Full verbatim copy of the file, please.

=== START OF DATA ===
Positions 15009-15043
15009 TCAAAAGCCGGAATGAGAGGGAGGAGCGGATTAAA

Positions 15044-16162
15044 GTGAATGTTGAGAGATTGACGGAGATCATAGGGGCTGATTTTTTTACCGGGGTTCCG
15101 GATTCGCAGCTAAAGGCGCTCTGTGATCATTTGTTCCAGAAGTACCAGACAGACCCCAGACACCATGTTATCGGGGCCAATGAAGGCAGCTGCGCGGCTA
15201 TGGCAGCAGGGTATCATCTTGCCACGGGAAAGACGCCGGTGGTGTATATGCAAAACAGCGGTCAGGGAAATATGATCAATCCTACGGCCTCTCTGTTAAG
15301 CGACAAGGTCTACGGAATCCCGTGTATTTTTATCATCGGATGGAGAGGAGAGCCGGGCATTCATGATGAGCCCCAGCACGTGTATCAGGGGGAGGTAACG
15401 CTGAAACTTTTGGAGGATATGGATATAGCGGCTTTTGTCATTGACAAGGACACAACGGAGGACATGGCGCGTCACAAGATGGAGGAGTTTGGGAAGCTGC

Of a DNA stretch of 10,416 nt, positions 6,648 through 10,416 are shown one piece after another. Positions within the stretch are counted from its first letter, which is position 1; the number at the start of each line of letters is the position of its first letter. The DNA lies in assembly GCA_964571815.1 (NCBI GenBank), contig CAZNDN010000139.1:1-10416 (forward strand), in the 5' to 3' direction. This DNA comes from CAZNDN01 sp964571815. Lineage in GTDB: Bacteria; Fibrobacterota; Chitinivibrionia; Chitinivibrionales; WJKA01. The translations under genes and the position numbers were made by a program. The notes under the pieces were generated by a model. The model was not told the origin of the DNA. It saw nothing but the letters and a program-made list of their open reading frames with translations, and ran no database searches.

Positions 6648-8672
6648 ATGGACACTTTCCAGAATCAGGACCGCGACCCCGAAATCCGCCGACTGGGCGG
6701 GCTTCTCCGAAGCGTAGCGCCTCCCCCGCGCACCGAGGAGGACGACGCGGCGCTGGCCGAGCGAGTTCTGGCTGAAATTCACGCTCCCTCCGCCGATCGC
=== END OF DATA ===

Positions 15009-15043
15009 TCAAAAGCCGGAATGAGAGGGAGGAGCGGATTAAA

Positions 15044-16162
15044 GTGAATGTTGAGAGATTGACGGAGATCATAGGGGCTGATTTTTTTACCGGGGTTCCG
15101 GATTCGCAGCTAAAGGCGCTCTGTGATCATTTGTTCCAGAAGTACCAGACAGACCCCAGACACCATGTTATCGGGGCCAATGAAGGCAGCTGCGCGGCTA
15201 TGGCAGCAGGGTATCATCTTGCCACGGGAAAGACGCCGGTGGTGTATATGCAAAACAGCGGTCAGGGAAATATGATCAATCCTACGGCCTCTCTGTTAAG
15301 CGACAAGGTCTACGGAATCCCGTGTATTTTTATCATCGGATGGAGAGGAGAGCCGGGCATTCATGATGAGCCCCAGCACGTGTATCAGGGGGAGGTAACG
15401 CTGAAACTTTTGGAGGATATGGATATAGCGGCTTTTGTCATTGACAAGGACACAACGGAGGACATGGCGCGTCACAAGATGGAGGAGTTTGGGAAGCTGC

Of a DNA stretch of 10,416 nt, positions 6,648 through 10,416 are shown one piece after another. Positions within the stretch are counted from its first letter, which is position 1; the number at the start of each line of letters is the position of its first letter. The DNA lies in assembly GCA_964571815.1 (NCBI GenBank), contig CAZNDN010000139.1:1-10416 (forward strand), in the 5' to 3' direction. This DNA comes from CAZNDN01 sp964571815. Lineage in GTDB: Bacteria; Fibrobacterota; Chitinivibrionia; Chitinivibrionales; WJKA01. The translations under genes and the position numbers were made by a program. The notes under the pieces were generated by a model. The model was not told the origin of the DNA. It saw nothing but the letters and a program-made list of their open reading frames with translations, and ran no database searches.

Positions 6648-8672
6648 ATGGACACTTTCCAGAATCAGGACCGCGACCCCGAAATCCGCCGACTGGGCGG
6701 GCTTCTCCGAAGCGTAGCGCCTCCCCCGCGCACCGAGGAGGACGACGCGGCGCTGGCCGAGCGAGTTCTGGCTGAAATTCACGCTCCCTCCGCCGATCGC